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Discussion Starter · #1 · (Edited)
If you look at the ballistic information below, you will see that a 175gr bullet has less velocity, less energy, and more drop than a 150gr bullet.
My question is, "why in the world would anybody load a 175gr projectile"? As far as that goes, why would a bullet manufacturer even offer a 175gr bullet, since the 150gr bullet is obviously a far superior pill for that caliber gun? According to the numbers, the only thing you gain from loading a 175gr bullet is a bigger bruise on your shoulder. I see this with a lot of calibers, and I always wonder why in the world anybody would load a heavier bullet if it is an inferior performer. I just don't get it.

Velocity (ft/sec)

Bullet 150gr Muzzle Velocity: 3325
Bullet 175gr Muzzle Velocity: 3025

Energy (ft/lbs)

Bullet 150gr Muzzle Energy: 3682 -------- Energy at 400 yds: 2254
Bullet 175gr Muzzle Energy: 3555 -------- Energy at 400 yds: 2047

Long Range Trajectory

Bullet 150gr Zero at 250yds / -11.4" at 400yds
Bullet 175gr Zero at 250yds / -14.5" at 400yds
 

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What caliber gun are you talking about.
 

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Is that at max velocity for the 175 grainer? Or the chrono speed for the same powder charge? I would suspect that at the same speeds the heavier bullet will have greater energy potential?
 

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Yup, you're missing a lot more info in there.
What caliber, what style bullets & their ballistic coefficients and sectional density, besides the stuff that Randy mentioned.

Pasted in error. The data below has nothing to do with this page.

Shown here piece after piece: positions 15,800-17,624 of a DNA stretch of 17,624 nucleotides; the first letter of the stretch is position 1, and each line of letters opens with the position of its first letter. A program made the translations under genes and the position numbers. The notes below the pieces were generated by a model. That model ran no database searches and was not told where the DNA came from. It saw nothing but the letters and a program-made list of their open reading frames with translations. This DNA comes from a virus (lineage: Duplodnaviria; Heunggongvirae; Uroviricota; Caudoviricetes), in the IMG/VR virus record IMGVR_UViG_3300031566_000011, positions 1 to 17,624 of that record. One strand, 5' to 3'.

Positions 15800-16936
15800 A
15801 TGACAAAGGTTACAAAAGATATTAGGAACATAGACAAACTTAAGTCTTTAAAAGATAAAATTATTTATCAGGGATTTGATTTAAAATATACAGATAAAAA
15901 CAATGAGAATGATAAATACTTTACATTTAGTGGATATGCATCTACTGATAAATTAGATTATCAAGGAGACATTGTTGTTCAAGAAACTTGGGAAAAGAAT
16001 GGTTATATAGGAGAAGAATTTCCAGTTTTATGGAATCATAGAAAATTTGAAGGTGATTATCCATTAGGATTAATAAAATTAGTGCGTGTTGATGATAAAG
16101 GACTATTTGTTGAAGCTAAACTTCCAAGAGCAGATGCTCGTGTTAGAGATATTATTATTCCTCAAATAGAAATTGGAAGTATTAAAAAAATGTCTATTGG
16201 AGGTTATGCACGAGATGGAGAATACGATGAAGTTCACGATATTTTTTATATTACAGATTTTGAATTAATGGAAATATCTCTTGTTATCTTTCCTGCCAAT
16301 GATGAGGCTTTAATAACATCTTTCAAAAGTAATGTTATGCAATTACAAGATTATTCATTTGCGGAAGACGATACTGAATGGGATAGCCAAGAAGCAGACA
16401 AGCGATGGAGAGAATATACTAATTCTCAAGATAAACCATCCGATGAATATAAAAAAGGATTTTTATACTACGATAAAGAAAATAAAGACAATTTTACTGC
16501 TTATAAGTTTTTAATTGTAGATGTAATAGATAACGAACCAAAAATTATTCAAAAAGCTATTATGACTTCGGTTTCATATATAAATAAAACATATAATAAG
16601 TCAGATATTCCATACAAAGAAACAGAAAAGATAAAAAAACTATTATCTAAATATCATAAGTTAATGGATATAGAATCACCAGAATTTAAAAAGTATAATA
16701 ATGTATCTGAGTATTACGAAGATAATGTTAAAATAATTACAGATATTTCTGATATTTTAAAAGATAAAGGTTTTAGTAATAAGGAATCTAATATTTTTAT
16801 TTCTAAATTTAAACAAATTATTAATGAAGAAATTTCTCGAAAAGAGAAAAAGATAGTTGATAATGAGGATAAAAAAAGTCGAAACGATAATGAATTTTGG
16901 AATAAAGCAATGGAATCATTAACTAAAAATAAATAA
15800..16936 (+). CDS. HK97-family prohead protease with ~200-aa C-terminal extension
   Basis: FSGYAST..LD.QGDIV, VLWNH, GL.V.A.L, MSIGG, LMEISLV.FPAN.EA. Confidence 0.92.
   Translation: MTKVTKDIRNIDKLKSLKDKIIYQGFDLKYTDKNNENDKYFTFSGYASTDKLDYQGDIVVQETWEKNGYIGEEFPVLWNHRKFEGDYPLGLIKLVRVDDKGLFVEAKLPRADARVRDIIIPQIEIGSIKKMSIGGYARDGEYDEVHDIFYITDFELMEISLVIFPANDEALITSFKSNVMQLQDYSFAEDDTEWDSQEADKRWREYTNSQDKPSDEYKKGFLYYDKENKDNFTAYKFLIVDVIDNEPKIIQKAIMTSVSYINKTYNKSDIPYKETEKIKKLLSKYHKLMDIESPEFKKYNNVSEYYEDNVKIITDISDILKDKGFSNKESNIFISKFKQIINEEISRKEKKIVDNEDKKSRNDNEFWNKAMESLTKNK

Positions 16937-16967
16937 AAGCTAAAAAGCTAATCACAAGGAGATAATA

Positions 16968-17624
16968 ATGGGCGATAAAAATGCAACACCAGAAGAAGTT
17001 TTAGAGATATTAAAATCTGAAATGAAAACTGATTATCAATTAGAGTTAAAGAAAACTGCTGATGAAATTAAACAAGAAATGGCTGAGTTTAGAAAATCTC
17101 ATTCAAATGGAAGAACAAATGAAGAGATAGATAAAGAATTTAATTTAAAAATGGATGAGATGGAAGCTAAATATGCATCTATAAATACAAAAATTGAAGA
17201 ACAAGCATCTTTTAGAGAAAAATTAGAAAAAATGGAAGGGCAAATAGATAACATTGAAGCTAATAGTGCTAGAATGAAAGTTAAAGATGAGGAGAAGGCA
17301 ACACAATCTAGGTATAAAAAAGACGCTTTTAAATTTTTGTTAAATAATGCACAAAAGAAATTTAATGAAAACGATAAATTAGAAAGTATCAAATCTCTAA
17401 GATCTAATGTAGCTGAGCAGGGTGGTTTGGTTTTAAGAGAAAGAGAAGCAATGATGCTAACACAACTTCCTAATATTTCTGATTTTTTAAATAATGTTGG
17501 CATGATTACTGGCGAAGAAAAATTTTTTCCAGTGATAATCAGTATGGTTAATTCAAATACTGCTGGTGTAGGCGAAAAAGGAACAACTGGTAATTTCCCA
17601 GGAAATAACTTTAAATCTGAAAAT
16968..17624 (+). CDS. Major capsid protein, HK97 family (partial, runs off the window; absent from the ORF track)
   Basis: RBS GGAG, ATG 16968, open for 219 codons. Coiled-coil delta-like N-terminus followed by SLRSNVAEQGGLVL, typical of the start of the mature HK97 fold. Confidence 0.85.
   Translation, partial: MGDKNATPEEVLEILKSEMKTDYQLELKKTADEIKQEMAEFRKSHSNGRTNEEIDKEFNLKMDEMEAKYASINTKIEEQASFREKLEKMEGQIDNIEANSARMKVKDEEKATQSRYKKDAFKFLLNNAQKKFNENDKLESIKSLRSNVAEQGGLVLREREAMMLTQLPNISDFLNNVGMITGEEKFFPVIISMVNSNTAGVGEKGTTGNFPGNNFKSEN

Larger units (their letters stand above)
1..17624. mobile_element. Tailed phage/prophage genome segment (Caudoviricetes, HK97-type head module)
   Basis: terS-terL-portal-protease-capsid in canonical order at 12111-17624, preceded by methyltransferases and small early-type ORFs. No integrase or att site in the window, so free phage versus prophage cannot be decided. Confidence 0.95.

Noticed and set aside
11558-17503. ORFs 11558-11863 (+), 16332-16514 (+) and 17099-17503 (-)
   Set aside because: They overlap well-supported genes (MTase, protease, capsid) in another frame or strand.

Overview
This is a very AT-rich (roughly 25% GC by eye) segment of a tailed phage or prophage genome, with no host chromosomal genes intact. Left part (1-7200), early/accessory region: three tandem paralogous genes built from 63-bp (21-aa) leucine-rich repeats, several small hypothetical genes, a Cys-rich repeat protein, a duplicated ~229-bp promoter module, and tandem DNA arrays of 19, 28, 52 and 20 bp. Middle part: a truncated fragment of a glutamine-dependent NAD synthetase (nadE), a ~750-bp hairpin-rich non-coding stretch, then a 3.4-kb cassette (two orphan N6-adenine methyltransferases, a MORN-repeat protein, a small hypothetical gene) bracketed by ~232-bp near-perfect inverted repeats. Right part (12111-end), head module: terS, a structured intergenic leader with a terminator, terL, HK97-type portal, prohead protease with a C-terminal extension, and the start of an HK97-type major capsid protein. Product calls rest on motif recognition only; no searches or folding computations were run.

It looks like with the two particular loads that you're comparing, the 150gr does have the edge.
But in many instances a slightly heavier bullet will win out both in retained energy and ability to buck wind...even though the heavier bullet starts out slower.
A couple of those that I know right off the top of my head:
100gr vs 120gr (both spire points )in the .25-06 or .257Roberts is one.
Another is 150gr SP vs 165gr SP in .308Win.
 

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heavier bullets shed velocity less quickly and have more energy at equal velocities.

remember also force = mass times acceleration squared. So higher velocity tranfers more force than more mass.

this causes lighter bullets to sometimes have higher 'energy' at longer distances. But it's true performance may not be measured by merely looking at foot pounds. If the bullet penetrates and exits, you lose a ton of that energy. When a bullet stays in you, you absorb 100% of it's energy.

So 9mm vs 45.

also remember that any projectiles of equal diameter and velocity, the heavier will always penetrate more. So velocities being equal or close, the heavier bullet has a big advantage in terminal performance. Plus, like said, heavier bullets also resist wind better.
 

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Discussion Starter · #6 ·
So ballistic charts should show something other than energy, if energy is not a true measurement of terminal performance.